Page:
There are three contract types generally employed in debris operations. They are Equipment
Rental, Unit Price (either ton or cubic yard), and Lump Sum. FEMA does not favor Equipment
Rental contracts as they are generally costly and require intensive QA. These contracts, howev-
er, provide a quick method of initiating debris clearance or removal operations when the mission
scope is not well defined. Unit Price contracts are more common, while Lump Sum contracts
are effectively utilized when requirements are well-defined.

Eligibility

According to FEMA Publication 325, Public Assistance, Debris Management Guide, dated April
1999:

Debris that may be eligible for clearance, removal and disposal includes trees, sand and gravel,
building wreckage, vehicles and personal property. The debris must be a direct result of the
declared event, must occur within the designated disaster area, and must be the responsibility of
the applicant at the time of the disaster. Debris removal may be eligible when it:

a. Eliminates immediate threats to lives, public health and safety
b. Eliminates immediate threats of significant damage to improved public or private property
c. Ensures economic recovery of the affected areas to the benefit of the community at large

FEMA Pub. 325 describes in considerable detail debris eligibility in regard to several factors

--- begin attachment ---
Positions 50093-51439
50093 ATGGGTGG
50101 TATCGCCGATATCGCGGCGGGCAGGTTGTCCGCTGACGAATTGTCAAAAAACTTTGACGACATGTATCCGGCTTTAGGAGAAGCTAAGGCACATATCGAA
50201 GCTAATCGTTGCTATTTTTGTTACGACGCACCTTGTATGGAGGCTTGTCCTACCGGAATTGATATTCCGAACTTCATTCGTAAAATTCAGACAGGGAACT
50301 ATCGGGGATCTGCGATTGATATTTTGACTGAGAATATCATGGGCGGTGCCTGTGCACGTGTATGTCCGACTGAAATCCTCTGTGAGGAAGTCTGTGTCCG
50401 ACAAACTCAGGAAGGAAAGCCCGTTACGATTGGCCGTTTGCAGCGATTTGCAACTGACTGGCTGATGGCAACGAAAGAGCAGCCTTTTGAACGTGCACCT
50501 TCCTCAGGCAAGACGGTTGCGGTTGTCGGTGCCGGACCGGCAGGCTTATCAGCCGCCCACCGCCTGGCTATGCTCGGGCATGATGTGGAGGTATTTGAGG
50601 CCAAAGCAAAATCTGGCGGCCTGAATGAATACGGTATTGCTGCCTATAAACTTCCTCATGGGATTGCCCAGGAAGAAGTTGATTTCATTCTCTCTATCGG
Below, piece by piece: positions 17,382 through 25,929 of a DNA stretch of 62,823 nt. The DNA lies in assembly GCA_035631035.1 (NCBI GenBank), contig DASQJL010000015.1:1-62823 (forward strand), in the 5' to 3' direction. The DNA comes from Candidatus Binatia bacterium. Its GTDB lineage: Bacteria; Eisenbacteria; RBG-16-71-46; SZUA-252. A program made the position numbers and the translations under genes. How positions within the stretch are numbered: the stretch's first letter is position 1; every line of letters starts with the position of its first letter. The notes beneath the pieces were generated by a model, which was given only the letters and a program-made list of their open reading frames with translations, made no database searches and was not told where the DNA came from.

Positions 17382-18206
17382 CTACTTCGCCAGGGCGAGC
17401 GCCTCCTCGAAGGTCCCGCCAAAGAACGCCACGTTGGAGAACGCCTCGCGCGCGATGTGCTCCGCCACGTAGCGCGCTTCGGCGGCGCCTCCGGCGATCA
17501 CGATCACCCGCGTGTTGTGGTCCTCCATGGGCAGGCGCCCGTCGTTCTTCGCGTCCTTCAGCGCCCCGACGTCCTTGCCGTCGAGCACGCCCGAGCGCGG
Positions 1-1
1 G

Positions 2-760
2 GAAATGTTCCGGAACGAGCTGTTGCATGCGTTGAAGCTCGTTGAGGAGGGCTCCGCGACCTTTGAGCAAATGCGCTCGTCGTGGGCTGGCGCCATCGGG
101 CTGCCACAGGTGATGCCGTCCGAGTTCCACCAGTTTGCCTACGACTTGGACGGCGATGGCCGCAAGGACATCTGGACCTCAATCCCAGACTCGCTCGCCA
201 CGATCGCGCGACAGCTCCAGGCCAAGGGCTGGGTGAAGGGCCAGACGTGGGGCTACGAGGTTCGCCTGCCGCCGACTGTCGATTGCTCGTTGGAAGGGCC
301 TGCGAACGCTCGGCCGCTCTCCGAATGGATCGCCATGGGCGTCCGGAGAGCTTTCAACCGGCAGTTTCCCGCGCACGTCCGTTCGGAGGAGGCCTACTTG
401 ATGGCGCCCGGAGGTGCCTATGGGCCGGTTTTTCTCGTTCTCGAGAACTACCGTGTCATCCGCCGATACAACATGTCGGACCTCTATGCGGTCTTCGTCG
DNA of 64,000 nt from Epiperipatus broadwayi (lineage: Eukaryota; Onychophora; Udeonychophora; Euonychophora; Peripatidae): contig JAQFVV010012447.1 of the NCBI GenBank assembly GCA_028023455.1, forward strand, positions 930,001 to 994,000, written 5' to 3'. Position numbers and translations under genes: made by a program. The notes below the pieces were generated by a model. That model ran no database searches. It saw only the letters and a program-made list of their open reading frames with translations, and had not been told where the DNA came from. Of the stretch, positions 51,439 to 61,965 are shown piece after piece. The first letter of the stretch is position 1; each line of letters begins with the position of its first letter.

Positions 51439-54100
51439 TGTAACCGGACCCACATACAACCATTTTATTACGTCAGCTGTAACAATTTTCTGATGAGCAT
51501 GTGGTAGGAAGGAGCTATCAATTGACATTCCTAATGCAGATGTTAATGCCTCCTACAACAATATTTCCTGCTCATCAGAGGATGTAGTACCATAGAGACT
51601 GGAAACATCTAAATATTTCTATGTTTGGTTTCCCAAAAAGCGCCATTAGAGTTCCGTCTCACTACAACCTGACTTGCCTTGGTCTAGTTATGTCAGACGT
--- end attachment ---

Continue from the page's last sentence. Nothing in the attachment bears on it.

including private property, roads and highways, natural streams, and others.



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Debris Mission Overview
Special Considerations
Environmental issues are significant for debris management operations. Issues associated with
air curtain incineration for debris reduction, household hazardous wastes (HHW), and hazardous
and toxic wastes (HTW) must be addressed. Coordination with State and Local governments
and ESF #10, and the EPA is essential for success.

Weapons of Mass Destruction (WMD) employment brings a host of new issues into consid-
eration for debris management. Planning for debris management in a WMD environment is a
work-in-progress. Issues to be addressed include, but are not limited to the following:

•   Preservation of crime evidence and maintenance of a chain of custody
•   Safety of response/recovery personnel
•   Site security
•   Dealing with human remains and family issues
•   Specialized equipment needs, (e.g. hand tools, flat bed trailers, sifters, shakers, etc.)

The Natural Resources Conservation Service (NRCS) has debris removal authority for certain
conditions, including debris in stream channels under the authority of the Emergency Watershed
Protection Program (EWP). Coordination with NRCS should be a part of any Debris Manage-
ment Plan. The Mississippi Valley Division is the lead division for debris management.